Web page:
Some stocks are one-hit wonders, making a big splash when they first appear, then quickly fizzling into obscurity or oblivion. But for other stocks, that initial big move is only a preview for even bigger and better gains to come.

Today, we've compiled 10 stocks that made some of the biggest upward moves over the past month. We'll then pair that list with the ratings issued by our Motley Fool CAPS community. The higher each stock's rating, the greater CAPS members' faith in that company's ability to keep on beating the market.

Stock

30-Day % Change

CAPS Rating

VirnetX Holding (NYSE: VHC)

72.1%

*

Wave Systems

68.9%

*

Sequenom

58.8%

****

US Airways

50.8%

*

Pacer International

48.8%

****

Cliffs Natural Resources (NYSE: CLF)

37.5%

****

Millipore (NYSE: MIL)

35.7%

***

Airgas (NYSE: ARG)

34.9%

****

Rick's Caberet International (Nasdaq: RICK)

34.2%

****

UAL (Nasdaq: UAUA)

33.7%

*

Thirty-day % change from Jan. 27 to Feb. 26.

As the markets whipsaw to changes in consumer sentiment, there will be weeks like this one where we see gains that are exceptionally ahead of the pace of the movers and shakers of prior weeks. So before we get shaken out again, let's see why the CAPS community thinks some of these companies might continue to outperform the market.

A mighty temblor
Now that Boeing (NYSE: BA) has finally gotten its 787 Dreamliner aloft, the orders for planes can start rolling off the assembly line. UAL, the parent of United Airlines, recently announced the completion of a 25-plane order with Boeing, along with the potential for an additional 50 planes in the future. The deal is estimated at around $4.2 billion.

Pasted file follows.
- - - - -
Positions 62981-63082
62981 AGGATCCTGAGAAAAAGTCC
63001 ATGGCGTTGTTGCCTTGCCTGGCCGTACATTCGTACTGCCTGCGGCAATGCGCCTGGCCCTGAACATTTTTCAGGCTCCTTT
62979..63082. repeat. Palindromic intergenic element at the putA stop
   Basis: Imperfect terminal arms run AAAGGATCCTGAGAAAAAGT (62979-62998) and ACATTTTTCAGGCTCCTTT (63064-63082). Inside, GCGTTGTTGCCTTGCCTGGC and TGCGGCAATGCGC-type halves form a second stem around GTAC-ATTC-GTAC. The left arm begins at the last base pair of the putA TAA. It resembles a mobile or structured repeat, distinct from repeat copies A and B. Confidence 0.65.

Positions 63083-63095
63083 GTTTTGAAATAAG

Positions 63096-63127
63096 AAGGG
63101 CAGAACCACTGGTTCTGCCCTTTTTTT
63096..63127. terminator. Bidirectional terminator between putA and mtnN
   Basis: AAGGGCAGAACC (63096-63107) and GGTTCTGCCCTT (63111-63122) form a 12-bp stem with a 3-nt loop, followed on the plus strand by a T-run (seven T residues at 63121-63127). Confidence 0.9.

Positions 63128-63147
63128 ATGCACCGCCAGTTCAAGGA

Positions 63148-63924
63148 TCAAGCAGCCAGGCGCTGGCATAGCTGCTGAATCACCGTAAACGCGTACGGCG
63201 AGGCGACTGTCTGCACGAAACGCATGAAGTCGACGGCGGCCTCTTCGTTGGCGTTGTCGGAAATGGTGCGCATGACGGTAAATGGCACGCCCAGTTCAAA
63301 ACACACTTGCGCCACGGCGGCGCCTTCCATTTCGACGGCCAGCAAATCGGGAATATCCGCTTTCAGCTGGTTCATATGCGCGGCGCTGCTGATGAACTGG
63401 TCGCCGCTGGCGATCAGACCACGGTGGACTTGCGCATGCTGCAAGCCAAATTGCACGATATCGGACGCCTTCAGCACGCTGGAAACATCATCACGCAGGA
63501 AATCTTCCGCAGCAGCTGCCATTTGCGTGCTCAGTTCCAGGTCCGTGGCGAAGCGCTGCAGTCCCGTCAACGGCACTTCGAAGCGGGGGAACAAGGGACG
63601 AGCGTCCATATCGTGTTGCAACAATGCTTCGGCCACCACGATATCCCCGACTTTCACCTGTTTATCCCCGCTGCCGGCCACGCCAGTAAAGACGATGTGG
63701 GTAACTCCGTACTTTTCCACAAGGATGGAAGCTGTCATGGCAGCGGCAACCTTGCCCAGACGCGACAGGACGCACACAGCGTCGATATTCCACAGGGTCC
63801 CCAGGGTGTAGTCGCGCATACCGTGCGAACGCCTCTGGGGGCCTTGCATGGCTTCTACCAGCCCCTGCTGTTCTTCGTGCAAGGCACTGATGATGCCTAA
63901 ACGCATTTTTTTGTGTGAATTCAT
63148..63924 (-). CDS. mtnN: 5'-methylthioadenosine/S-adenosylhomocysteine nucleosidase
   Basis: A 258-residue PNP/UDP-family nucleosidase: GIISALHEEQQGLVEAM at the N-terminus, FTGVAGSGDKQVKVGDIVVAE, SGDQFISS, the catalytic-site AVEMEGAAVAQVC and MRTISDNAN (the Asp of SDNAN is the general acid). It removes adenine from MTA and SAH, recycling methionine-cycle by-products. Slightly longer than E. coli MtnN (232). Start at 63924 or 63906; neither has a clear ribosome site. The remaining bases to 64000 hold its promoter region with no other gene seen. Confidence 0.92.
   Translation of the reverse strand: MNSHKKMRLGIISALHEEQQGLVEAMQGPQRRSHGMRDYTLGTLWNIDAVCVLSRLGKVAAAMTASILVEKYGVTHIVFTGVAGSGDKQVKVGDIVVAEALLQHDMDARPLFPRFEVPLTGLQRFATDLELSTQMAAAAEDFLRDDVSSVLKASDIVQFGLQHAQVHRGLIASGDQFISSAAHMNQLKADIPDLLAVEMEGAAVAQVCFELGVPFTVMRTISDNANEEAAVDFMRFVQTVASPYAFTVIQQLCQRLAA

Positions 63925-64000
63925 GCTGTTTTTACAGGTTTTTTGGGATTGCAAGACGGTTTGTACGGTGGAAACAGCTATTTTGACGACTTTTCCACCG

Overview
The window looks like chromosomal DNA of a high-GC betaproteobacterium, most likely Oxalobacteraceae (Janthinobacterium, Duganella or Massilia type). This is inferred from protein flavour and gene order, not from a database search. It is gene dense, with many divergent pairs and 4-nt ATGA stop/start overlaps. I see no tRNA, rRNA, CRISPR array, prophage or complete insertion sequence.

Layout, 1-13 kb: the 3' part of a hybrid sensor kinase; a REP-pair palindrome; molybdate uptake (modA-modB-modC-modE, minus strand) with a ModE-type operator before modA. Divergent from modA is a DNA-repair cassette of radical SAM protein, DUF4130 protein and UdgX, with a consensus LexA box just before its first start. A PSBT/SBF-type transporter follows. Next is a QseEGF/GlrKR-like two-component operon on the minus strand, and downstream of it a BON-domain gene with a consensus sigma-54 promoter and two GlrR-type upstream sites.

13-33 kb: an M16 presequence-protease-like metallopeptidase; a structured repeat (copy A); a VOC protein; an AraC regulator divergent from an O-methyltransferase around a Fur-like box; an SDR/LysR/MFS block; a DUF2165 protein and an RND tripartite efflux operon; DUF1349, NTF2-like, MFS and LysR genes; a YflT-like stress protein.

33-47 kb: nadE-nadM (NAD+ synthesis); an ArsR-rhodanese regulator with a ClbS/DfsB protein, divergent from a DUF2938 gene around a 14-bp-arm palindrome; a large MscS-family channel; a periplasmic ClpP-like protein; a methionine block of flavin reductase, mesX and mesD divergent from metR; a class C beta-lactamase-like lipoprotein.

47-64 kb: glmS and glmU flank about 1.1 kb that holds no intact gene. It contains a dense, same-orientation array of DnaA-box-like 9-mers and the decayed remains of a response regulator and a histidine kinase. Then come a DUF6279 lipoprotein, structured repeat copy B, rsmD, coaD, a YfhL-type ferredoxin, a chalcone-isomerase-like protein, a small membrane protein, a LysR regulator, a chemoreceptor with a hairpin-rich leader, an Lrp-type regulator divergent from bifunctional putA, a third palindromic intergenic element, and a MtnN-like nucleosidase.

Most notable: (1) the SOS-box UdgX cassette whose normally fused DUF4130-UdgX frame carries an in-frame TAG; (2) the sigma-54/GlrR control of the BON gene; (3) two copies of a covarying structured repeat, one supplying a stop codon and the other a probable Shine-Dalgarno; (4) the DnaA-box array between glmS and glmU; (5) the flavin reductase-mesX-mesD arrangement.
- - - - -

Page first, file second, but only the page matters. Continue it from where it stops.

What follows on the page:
With United upgrading its fleet to these luxury airliners, it is saying its future is well in hand and no longer teeters on the edge of the precipice. CAPS member faraim says it underscores just how far the reversal of fortune has progressed:

UAL Corp. has seriously leaned out the business. They cut back on premium cabins enabling a higher PRASM, have Continental in Star Alliance, and simplified the fleet. They have outperformed Wall Street for the past 3 or 4 quarters and I see this one hitting $20-25 in the next couple months.

But it's not clear skies yet for United, or for the rest of the industry. February's wintry weather caused the industry to lose millions of dollars through delays while increasing costs. Further, considering the lackluster economy with high unemployment rates, the market may yet punish the industry as commercial and leisure flights slough off.

United has its own issues, of course. Those, coupled with industry turbulence, help explain why the airline garners just a lowly one-star rating on CAPS, where fewer than half of those rating it believe it can outperform the market. Fly over to the UAL CAPS page, and let us know whether you think it will still be able to take flight.

Mining an opportunity
Even with demand for metallurgical coal rising in China as production there picked up steam, Cliffs Natural Resources was unable to see a follow-through on revenues, which fell 10% in the fourth quarter. Profits, on the other hand, doubled as it lapped hedging losses and other one-time charges.

Yet the mining company is expecting to see greater demand take hold here at home, as well. It was the anticipation of better conditions that led Cliffs to reinstate its dividend last year, and it expects sales volumes to rise in North America throughout 2010.

More than 1,100 CAPS members have rated the miner, with 96% expecting it to beat the broad market averages. Dig deep to come up with your own opinion on the Cliffs Natural Resources CAPS page, or let us know in the comments section below.

Shake, rattle, and roll
With these stocks shaking the market this past month, it pays to start your own research on them at Motley Fool CAPS. Read a company's financial reports, scrutinize key data and charts, and examine the comments your fellow investors have made, all from a stock's CAPS page.

Fool contributor Rich Duprey does not have a financial position in any of the stocks mentioned in this article. You can see his holdings. You can shake, rattle, and roll The Motley Fool's disclosure policy, but it still won't break.